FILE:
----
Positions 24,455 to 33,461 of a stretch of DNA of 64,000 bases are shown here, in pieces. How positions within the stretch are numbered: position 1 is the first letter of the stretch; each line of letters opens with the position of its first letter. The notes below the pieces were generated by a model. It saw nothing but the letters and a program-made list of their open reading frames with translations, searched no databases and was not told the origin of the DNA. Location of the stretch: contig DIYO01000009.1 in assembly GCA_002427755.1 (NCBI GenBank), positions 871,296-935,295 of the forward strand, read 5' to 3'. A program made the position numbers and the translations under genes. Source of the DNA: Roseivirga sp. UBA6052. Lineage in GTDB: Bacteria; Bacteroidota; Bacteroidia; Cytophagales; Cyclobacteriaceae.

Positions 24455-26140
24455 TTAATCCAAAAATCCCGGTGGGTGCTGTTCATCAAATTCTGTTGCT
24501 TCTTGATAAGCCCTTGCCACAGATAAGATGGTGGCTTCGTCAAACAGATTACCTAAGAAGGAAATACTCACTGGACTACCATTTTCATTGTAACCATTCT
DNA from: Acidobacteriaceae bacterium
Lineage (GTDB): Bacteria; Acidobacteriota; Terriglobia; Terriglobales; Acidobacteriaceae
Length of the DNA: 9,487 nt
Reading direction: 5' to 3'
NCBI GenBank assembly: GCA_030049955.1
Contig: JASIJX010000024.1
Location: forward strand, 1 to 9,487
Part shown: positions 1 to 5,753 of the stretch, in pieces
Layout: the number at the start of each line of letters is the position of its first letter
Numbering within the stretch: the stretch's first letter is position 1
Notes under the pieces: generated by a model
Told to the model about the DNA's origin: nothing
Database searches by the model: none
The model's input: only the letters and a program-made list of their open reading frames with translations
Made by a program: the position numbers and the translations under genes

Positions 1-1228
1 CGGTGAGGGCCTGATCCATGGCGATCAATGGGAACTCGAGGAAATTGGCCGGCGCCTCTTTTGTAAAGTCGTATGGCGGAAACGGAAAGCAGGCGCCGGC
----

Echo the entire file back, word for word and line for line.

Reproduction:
Positions 24,455 to 33,461 of a stretch of DNA of 64,000 bases are shown here, in pieces. How positions within the stretch are numbered: position 1 is the first letter of the stretch; each line of letters opens with the position of its first letter. The notes below the pieces were generated by a model. It saw nothing but the letters and a program-made list of their open reading frames with translations, searched no databases and was not told the origin of the DNA. Location of the stretch: contig DIYO01000009.1 in assembly GCA_002427755.1 (NCBI GenBank), positions 871,296-935,295 of the forward strand, read 5' to 3'. A program made the position numbers and the translations under genes. Source of the DNA: Roseivirga sp. UBA6052. Lineage in GTDB: Bacteria; Bacteroidota; Bacteroidia; Cytophagales; Cyclobacteriaceae.

Positions 24455-26140
24455 TTAATCCAAAAATCCCGGTGGGTGCTGTTCATCAAATTCTGTTGCT
24501 TCTTGATAAGCCCTTGCCACAGATAAGATGGTGGCTTCGTCAAACAGATTACCTAAGAAGGAAATACTCACTGGACTACCATTTTCATTGTAACCATTCT
DNA from: Acidobacteriaceae bacterium
Lineage (GTDB): Bacteria; Acidobacteriota; Terriglobia; Terriglobales; Acidobacteriaceae
Length of the DNA: 9,487 nt
Reading direction: 5' to 3'
NCBI GenBank assembly: GCA_030049955.1
Contig: JASIJX010000024.1
Location: forward strand, 1 to 9,487
Part shown: positions 1 to 5,753 of the stretch, in pieces
Layout: the number at the start of each line of letters is the position of its first letter
Numbering within the stretch: the stretch's first letter is position 1
Notes under the pieces: generated by a model
Told to the model about the DNA's origin: nothing
Database searches by the model: none
The model's input: only the letters and a program-made list of their open reading frames with translations
Made by a program: the position numbers and the translations under genes

Positions 1-1228
1 CGGTGAGGGCCTGATCCATGGCGATCAATGGGAACTCGAGGAAATTGGCCGGCGCCTCTTTTGTAAAGTCGTATGGCGGAAACGGAAAGCAGGCGCCGGC